I think that Leuven has some small, nice spots, but there aren’t that many really good spots. I think when you visit the same spots a lot, you have to get creative. I’ve always been interested in training technical, awkward stuff. There are always certain moves that I love doing for a matter of time. For example, that thing where you throw yourself backwards from your hips. Wherever I train, I look for places to try those moves and I’m always looking for variations on new moves. I’m very into foot swings at the moment.
You mentioned your power sessions with Jasper, what does that training look like, and do you do any other conditioning or cross training in conjunction with parkour?
When I’m training at Jasper’s place, I’ve got my own, individual schedule that I have to complete twice a week. It involves a lot of weighted squatting, deadlifting, bench press, pull-ups, climb-ups, explosive exercises, some stability training (and now I’m looking to my schedule), box jumps, lunges… After every few weeks, we do testing and Jasper rewrites my schedule. I also like to go climbing or running sometimes.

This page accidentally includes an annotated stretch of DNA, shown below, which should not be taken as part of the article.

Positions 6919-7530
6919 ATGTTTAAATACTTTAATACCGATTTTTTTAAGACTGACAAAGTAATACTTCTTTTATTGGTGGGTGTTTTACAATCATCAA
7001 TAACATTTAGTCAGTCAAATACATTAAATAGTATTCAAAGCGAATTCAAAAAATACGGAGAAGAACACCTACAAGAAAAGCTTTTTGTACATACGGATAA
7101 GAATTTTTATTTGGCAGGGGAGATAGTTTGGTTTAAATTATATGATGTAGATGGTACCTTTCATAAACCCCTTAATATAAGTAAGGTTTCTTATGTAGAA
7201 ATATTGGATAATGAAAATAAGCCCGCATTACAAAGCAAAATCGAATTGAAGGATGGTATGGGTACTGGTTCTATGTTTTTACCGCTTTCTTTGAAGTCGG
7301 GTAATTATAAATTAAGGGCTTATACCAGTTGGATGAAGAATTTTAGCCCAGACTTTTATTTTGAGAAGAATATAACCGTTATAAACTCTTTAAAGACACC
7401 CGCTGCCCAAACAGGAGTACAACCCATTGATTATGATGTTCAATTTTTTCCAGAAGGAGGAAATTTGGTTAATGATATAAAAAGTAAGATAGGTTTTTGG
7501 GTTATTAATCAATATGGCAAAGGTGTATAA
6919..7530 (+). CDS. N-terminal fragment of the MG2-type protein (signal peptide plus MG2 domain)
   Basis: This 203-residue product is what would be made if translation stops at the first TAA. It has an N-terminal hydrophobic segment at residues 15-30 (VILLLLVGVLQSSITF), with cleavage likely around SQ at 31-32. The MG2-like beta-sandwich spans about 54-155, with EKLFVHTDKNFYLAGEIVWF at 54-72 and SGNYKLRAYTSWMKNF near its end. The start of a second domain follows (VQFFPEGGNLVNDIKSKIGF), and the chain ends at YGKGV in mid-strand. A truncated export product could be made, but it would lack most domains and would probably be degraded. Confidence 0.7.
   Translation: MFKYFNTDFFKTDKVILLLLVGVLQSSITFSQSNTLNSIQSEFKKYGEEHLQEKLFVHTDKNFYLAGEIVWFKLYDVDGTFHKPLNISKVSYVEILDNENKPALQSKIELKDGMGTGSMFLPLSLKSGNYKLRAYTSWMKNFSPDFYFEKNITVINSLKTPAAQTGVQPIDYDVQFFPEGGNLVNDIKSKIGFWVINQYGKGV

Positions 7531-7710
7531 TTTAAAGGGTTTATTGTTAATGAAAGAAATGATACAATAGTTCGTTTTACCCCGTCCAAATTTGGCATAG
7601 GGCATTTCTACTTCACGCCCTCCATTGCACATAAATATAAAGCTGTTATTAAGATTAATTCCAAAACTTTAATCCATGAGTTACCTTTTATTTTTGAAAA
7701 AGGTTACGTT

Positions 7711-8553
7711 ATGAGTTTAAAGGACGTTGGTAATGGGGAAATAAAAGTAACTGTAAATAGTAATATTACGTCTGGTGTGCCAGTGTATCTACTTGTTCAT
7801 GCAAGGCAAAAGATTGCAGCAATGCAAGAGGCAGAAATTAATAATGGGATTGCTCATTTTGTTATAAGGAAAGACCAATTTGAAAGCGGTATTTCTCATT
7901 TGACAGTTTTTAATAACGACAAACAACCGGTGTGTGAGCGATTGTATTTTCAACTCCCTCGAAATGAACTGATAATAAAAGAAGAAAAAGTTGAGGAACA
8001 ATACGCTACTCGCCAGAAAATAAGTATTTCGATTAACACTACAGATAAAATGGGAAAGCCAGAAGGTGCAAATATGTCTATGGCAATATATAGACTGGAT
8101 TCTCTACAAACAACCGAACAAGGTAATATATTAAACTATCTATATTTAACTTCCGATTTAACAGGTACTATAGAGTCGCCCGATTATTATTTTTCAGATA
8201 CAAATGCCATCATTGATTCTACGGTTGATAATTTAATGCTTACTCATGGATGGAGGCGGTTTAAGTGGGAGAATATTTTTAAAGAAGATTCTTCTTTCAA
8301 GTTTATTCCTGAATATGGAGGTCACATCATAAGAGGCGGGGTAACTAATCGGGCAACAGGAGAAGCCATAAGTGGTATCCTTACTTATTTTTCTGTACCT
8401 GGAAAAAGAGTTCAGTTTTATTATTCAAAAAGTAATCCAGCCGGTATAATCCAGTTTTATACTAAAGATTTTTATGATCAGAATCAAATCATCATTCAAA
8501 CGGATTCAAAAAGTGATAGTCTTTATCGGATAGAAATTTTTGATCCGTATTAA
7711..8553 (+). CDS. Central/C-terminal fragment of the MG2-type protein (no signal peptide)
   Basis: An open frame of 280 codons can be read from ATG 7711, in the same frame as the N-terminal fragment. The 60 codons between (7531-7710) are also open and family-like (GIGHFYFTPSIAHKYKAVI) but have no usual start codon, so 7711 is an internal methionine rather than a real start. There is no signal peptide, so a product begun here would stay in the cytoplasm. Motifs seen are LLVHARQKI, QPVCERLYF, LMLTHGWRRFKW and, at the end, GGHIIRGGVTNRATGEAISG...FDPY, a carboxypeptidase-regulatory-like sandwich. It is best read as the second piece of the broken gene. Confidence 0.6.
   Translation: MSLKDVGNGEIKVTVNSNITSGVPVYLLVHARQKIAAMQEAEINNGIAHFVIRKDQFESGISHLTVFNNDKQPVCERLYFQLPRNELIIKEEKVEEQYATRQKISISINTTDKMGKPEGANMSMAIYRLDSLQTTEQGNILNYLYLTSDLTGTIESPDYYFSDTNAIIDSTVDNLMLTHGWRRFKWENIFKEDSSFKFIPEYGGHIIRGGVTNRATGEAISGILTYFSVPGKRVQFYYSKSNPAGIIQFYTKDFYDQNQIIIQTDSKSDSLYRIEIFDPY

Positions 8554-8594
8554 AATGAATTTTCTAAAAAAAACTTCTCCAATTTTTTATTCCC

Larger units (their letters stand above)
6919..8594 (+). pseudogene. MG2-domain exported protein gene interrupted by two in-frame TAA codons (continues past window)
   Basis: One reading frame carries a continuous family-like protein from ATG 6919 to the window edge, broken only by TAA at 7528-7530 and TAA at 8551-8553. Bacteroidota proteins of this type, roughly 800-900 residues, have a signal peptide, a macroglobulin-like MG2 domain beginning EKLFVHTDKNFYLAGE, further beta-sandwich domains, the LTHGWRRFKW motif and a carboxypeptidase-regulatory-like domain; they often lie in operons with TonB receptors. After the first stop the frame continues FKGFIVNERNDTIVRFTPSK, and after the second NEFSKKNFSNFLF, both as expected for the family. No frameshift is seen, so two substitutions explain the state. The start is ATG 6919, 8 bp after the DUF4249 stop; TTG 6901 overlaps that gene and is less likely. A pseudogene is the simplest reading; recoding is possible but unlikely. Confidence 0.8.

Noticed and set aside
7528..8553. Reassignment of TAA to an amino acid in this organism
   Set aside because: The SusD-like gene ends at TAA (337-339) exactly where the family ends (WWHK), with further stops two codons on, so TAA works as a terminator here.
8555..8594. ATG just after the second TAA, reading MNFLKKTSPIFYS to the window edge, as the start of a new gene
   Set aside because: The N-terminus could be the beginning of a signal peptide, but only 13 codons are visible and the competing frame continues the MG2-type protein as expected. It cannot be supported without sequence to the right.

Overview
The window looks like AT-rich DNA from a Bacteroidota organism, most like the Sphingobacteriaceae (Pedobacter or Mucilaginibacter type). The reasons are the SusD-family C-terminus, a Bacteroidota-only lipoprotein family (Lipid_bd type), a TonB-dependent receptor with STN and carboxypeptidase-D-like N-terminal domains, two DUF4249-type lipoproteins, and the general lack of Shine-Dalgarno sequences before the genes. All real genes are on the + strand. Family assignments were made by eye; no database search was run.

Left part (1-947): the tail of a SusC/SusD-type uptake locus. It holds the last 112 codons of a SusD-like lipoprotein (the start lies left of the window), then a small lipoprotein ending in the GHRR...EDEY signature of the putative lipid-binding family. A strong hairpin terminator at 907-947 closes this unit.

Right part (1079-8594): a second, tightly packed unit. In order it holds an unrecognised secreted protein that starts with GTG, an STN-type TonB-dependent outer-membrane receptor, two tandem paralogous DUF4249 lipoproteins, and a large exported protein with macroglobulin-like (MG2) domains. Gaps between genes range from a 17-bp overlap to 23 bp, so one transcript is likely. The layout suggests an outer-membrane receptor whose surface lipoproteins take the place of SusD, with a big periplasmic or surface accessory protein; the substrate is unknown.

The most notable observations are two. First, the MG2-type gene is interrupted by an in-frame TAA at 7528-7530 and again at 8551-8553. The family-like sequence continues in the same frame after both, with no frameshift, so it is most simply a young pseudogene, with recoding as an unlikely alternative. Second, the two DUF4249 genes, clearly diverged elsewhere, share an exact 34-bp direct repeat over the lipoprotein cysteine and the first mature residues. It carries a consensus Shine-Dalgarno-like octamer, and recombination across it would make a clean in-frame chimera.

As a movement coach myself, I’m always interested in why others became involved in the educational aspect of parkour. What did it for you?
In Leuven, many people started to get interested in parkour, so we decided to start some classes and teach them in a safe way. At the start, these classes weren’t organized that well, but it was all fun and friends! After a few years, the circus school approached us and asked if we wanted to teach for them, so we did. I also did my studies to become a sports teacher. I like the fact that you make people move and that you can motivate them to do so, besides the classes. I believe that teaching can make you a better athlete.
What about food? What typically goes in your body?